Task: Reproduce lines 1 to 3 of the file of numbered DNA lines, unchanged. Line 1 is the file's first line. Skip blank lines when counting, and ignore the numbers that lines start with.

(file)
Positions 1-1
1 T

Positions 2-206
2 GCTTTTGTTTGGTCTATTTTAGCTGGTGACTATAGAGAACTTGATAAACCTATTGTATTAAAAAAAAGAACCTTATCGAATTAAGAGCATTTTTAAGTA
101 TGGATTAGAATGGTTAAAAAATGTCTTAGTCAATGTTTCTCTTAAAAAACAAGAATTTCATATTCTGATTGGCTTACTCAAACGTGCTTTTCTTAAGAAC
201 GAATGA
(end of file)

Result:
Positions 1-1
1 T

Positions 2-206